Nowi is a semiconductor company based in Delft, the Netherlands, with sales offices in Hong Kong and California. The company specializes in the design of power management integrated circuits (PMICs) for low power energy harvesting. Nowi was established in 2015 by founders Simon van der Jagt and Omar Link after they completed their Master degrees. The company started with developing sensors, which use energy harvesting to last a very long period of time. Over the last few years Nowi has shifted its focus towards semiconductor chipset design for energy harvesting. Nowi has grown exponentially in a short period of time to establish itself as a budding player in the chip design segment. Its team has grown from a few people to almost 30 employees. With a goal to remove power bottlenecks in large scale IoT implementations, it has partnered up with companies like T-Mobile, Huawei and Telink to develop smart solutions. In 2019, Nowi collaborated with MMT, a Swiss smartwatch module manufacturer to develop a module which does not need to be charged by the consumer.

Easy Engineering: What are the main areas of activity of the company?

Nowi: Nowi is primarily focused on Energy Harvesting technology from ambient sources like solar, vibration and thermal gradient. They design power management ICs for low power applications in the mW range. The main advantages of Nowi’s chipset over competing players in the market are:

  • Minimum external components;
  • Ultra-small PCB area required;
  • Suitable for applications with changing environments due to fast maximum power point tracking.

Owing to these advantages, Nowi enables the use of energy harvesting in industry segments like smart infrastructure, consumer electronics, healthcare, retail etc. The company provides end to end integration support to its consumers curated to their specific needs.

E.E: What’s the news for 2020 about new products?

Nowi: Nowi unveiled the NH2D0245, their new PMIC for low power energy harvesting. Production ready NH2 is now available for integrating into customers’ solutions. The new chipset has already found its way into battery free electronic shelf labels by Telink Semiconductor and Hisilicon’s NBIoT module.

E.E: What are the ranges of traded products?

Nowi: The core competency of Nowi lies in PMIC design, and it supports primarily two kinds of customers.

OEMs: The Nowi chipset is provided to OEMs for integrating it into their product. During the integration stage, Nowi supports the OEM by suggesting the right harvesters, batteries and other components suitable for the application.

Chip Manufacturers: Nowi’s chipset design layout is also licenced to semiconductor companies to incorporate it in their SoC.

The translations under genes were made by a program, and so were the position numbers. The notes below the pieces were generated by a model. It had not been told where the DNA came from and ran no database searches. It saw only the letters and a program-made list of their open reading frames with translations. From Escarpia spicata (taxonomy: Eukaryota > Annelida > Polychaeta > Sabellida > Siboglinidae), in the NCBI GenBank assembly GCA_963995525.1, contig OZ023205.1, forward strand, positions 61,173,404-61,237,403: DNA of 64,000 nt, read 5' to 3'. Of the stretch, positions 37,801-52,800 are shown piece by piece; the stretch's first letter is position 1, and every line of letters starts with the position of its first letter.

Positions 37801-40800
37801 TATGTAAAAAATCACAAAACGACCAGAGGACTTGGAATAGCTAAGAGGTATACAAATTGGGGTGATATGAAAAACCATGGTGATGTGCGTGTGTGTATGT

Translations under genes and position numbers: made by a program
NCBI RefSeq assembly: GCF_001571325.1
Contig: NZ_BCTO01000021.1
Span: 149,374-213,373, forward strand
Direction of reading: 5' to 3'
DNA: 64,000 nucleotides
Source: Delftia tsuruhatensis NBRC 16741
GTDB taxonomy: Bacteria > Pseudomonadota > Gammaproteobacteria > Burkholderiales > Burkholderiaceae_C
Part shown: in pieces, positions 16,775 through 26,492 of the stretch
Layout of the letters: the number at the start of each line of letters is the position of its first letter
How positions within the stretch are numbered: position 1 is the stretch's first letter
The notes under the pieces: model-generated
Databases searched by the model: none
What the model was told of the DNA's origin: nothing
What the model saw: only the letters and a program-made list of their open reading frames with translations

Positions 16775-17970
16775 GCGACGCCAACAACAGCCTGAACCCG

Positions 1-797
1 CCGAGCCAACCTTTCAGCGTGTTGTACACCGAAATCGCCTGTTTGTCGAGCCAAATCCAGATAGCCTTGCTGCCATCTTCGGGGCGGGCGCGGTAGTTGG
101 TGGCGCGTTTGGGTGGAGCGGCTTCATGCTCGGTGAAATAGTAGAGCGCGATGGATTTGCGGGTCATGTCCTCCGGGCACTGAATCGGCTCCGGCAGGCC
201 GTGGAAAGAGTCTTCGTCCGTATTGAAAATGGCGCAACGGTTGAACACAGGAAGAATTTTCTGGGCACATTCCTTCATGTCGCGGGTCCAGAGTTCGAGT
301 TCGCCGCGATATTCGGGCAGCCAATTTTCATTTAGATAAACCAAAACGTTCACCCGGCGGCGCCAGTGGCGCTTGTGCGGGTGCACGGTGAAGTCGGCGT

E.E: At what stage is the market where you are currently active?

Nowi: The industry as a whole is striving towards a greener future, which includes the widespread adoption of energy harvesting. Nowi’s solution is used in various markets such as Smart Infrastructure, Consumer Electronics, Healthcare etc. Some of these markets like retail, consumer electronics and healthcare are very mature and developed, but have started incorporating energy harvesting in their solutions. Other markets like smart infrastructure are currently developing and widely adopting energy harvesting solutions to enable Plug & ForgetTM sensor systems. Nowi is helping the industry to reduce the reliance on batteries and incorporate energy harvesting.

E.E: What can you tell us about market trends?

Nowi: The market is gravitating towards green solutions. Energy harvesting is being accepted across the spectrum and Nowi is enabling this transition. If one looks at consumer electronics, companies are investing in solar powered wearables, remote controls, game controllers. On the other hand, smart infrastructure is highly dependent on energy harvesting to have functioning sensor arrays without interruption. Nowi has partnered up with T-Mobile in the past to install road monitoring sensors in the Netherlands. Critical infrastructure like roads, bridges, commercial buildings cannot be closed off for extended periods for sensor battery replacement. Companies like Huawei, Nokia, Ericson are investing heavily in IoT solutions and developing various network topologies that are independent, energy efficient and can run uninterrupted for many years with energy harvesting. The medical industry has recently started experimenting with energy harvesting in order to enable long lasting sensors for under the skin. Energy harvesting is finding its way into industries ranging from infrastructure, industrial automation, automotive to home automation and consumer electronics.

E.E: What are the most innovative products marketed?

Nowi: There has been a plethora of consumer products utilising energy harvesting. A specific smartwatch that uses the temperature gradient between the user and the environment. The watch then does not need to be recharged and can in theory function without interruption. Another product that caught our attention is the solar energy harvesting multisensor which is touted as the best sensor for smart infrastructure. It is a combination of accelerometer, magnetometer, thermometer, illumination and humidity sensor which functions indefinitely without any battery change required.

E.E: What estimations do you have for 2020?

Nowi: The energy harvesting sector has been gaining pace for quite some time now and it is reaching a tipping point where it is possible to harvest enough energy to power certain sensors and applications. The coming years are going to be interesting for this field when we see widespread implementation of smart infrastructures and automations.